John B. Moore: I Don’t Wanna Grow Up w/Thunderegg


Our resident punk expert John B. Moore gets the lowdown from Will Georgantas.


Since Thunderegg’s first release, Larry, going all the way back to 1994, nearly 20 musicians have taken their turn playing and singing alongside Will Georgantas. At times, the band was just Georgantas and a four-track inside his Brooklyn apartment; between ’94 and 2013, twenty albums appeared under the Thunderegg name, including eight that were initially cassette-only along with several outtakes collections and compilations

For C’mon Thunder, his latest, and a digital only release, he drafted former and current members of Sparklehorse and Ben Folds Five to pull together the 14 tracks that make up this record. The collection of songs covers universal feelings of loss and love, while managing to be both melancholy and optimistic at the same time.

Prepping for an end of summer tour alongside fellow San Francisco musician KC Turner, Georgantas was cool enough to indulge Blurt with a few questions (while somehow connecting the dots between Hall & Oates and Hawkwind).


BLURT: So Thunderegg – as a band – has always been kind of fluid. I think I have counted more than a dozen members that have played on your records. Who played with you on C’mon Thunder?

GEORGANTAS: It’s mainly me and Alan Weatherhead in Richmond, with Miguel Urbiztondo and Darren Jessee on drums. Al and Miguel used to be in Sparklehorse’s touring band, and Al and Darren also record and play as Hotel Lights. Darren’s also the drummer for the Ben Folds Five.

You’ve been particularly prolific over the past couple of years. What do you attribute that to? Great inspiration and focus or just making more time to write and record?

Since the beginning I’ve tried to put out an album a year – if you have a day job, you want a steady output or else you might panic and wonder if you’re a musician at all. My mom had been sick from 2007 to 2009, though, and during that time I wasn’t writing a lot of music. It wasn’t a conscious decision, but I was focusing more on her and my dad. After she died I got back into it. I don’t know if it was inspiration and focus, or just a backlog. But it came from a good place. My mom dug Thunderegg, and it would’ve made her happy that I was still plugging away.

These songs were recorded in Virginia. Have you relocated there or are you still in San Francisco?

Richmond is great but I’ve never lived there—I was driving down from Brooklyn, where the songs were written. Then I moved to San Francisco while Al, who’s originally from Milwaukee, was mixing it. Then it got mastered in Boston. I’m not totally sure but I think the discs were manufactured in Pennsauken, New Jersey. The storm on the cover is in upstate New York.

Can you talk a little bit about this new record? Is there a theme that ties these songs together or am I looking too much into that?

Most of the songs I’ve written are about relationships, but this time maybe there’s more urgency, more of a sense that time is passing and that it’s getting more important to try to make things stick. I think I was watching things ending, people breaking up and even dying, and I wanted to take a stand for permanence. Even though in some ways I had never quite managed to experience it myself, I wished I could, and a lot of the time songs end up being about what you hope for.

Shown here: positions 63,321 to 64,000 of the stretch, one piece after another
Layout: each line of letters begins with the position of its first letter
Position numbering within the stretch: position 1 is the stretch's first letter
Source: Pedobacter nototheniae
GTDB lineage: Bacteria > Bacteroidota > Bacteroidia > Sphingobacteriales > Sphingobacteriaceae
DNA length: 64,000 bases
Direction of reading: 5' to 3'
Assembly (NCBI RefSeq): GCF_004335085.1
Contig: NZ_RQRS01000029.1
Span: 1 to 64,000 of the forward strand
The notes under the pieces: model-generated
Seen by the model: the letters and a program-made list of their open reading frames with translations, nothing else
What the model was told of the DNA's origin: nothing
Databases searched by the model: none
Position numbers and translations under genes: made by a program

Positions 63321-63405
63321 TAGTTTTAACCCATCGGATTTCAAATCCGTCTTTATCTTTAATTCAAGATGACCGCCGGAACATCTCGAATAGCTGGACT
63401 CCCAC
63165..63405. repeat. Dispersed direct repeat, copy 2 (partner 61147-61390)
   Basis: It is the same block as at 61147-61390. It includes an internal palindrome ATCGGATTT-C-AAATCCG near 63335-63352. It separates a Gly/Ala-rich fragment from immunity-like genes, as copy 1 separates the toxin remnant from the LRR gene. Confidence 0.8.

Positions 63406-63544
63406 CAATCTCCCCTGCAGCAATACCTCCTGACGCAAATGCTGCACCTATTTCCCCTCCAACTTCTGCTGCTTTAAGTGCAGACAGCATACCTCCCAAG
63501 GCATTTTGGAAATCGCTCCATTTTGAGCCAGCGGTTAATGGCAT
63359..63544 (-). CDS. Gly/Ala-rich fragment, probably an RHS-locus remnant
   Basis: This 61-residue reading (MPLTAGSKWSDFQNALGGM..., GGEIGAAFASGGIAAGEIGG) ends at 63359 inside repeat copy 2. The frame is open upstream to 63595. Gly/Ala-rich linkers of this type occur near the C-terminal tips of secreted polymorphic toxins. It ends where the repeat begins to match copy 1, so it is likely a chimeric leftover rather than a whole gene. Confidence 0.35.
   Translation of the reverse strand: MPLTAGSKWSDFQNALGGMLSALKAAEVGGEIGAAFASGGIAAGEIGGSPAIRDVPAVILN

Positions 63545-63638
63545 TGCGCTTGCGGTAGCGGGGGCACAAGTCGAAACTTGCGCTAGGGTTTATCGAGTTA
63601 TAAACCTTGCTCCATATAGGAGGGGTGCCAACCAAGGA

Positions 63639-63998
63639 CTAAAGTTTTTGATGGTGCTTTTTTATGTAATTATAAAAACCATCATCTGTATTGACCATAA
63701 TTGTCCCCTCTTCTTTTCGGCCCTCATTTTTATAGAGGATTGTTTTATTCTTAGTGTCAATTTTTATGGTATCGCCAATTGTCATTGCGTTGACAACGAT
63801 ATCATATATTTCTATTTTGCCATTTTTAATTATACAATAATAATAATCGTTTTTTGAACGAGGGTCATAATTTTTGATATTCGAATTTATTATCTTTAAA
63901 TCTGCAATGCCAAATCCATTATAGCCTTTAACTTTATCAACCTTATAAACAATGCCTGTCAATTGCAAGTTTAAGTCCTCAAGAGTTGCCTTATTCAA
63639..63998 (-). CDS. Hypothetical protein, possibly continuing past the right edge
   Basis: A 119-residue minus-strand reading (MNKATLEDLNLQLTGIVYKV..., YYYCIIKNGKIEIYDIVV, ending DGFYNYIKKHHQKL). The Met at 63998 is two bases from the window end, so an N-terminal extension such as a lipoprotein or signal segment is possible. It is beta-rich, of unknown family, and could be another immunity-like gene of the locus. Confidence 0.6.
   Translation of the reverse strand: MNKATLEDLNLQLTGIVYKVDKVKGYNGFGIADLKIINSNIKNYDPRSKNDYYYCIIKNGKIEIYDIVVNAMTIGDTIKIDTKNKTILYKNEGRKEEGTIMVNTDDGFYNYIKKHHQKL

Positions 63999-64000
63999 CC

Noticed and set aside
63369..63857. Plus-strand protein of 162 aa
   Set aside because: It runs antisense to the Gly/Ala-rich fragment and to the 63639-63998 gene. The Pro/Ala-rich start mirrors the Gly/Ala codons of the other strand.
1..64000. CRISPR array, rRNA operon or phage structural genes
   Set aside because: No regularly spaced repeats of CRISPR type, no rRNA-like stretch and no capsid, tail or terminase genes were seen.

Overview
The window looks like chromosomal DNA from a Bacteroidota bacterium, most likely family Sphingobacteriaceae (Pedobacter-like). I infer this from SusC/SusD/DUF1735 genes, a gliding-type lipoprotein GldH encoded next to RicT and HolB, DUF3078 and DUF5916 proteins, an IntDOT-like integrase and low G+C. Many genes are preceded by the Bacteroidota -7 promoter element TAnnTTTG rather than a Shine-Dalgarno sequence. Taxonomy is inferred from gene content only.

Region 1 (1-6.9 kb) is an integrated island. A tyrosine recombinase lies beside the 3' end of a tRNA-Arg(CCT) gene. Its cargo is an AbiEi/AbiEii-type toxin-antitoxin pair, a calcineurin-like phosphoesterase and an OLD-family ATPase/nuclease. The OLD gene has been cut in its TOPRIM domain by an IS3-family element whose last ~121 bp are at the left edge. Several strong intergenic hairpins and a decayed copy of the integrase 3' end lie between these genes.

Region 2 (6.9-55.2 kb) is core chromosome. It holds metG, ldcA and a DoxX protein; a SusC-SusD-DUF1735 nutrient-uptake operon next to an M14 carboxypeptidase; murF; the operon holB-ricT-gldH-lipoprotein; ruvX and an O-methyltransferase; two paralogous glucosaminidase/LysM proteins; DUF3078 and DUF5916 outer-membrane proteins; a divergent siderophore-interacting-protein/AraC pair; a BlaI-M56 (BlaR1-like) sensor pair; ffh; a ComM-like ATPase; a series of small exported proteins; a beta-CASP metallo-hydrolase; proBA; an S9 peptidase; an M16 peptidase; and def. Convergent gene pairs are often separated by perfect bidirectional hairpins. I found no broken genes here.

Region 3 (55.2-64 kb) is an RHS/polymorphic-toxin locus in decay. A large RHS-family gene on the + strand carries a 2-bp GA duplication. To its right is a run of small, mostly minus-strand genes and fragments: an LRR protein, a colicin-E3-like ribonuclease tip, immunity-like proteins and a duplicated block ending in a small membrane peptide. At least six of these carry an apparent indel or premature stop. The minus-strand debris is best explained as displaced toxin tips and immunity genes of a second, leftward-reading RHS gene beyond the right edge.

Can you talk for a minute about how the song “Summer Kids” came about?

I’d been living in Brooklyn for fifteen years, but all around me I’d see these kids who’d just moved there, clearly didn’t know anything, and still seemed wiser than me. The summer kids are like this Greek chorus of hipsters. If you’re seeking validation from them, that’s when you’re old. If you don’t worry about it and do your own thing, maybe then there’s hope for you. Maybe you’re cool. Maybe you’ve transcended cool.

Were you listening to anything specific during the period you were writing this record that had any influence on it?

I was really into “Witchi-tai-to,” this amazing groove by Jim Pepper, a Creek/Kaw saxophone player. Its repetitiveness may have had an influence on “Summer Kids,” along with “On Melancholy Hill” by Gorillaz. I was playing Abandoned Luncheonette by Hall & Oates a lot, too. Plus plenty of Hawkwind. Always plenty of Hawkwind. I remember Al listening to Mickey Newbury, Willie Wright, and sixties Al Stewart and eighties Phil Lynott solo records at the time. And of course Joel Plaskett. Then periodically we’d take a break and watch the video for “Driver’s Seat” by Sniff ‘n the Tears. [Bravo! A favorite around here—feel free to read our interview from a couple of years ago with band founder Paul Roberts, then check out the aforementioned video below. –Sniff ‘n Fan Ed.]

You’ve recorded and performed both alone and with a full band. Do you prefer having a complete band behind you or does it just depend on the songs you are writing at the time?

It depends. I’ll always like being the solitary four-tracker. There was a cool period back east when we had a six-piece with pedal steel and trumpet. When I moved to San Francisco I didn’t know anyone and played solo acoustic a lot, and now we have a good four-piece band there. The more flexible your lineup is, the more you can play.

Now that C’mon Thunder is done, what’s next for you?

I’ll be doing a cross-country acoustic tour with a fellow San Francisco singer-songwriter, KC Turner, in August. In September the band is recording a seven-inch at Tiny Telephone. It’ll be cool because it’ll be all analog. Other than that, I’ll be trying to come up with a new batch of songs. I don’t have anything for 2015 yet.

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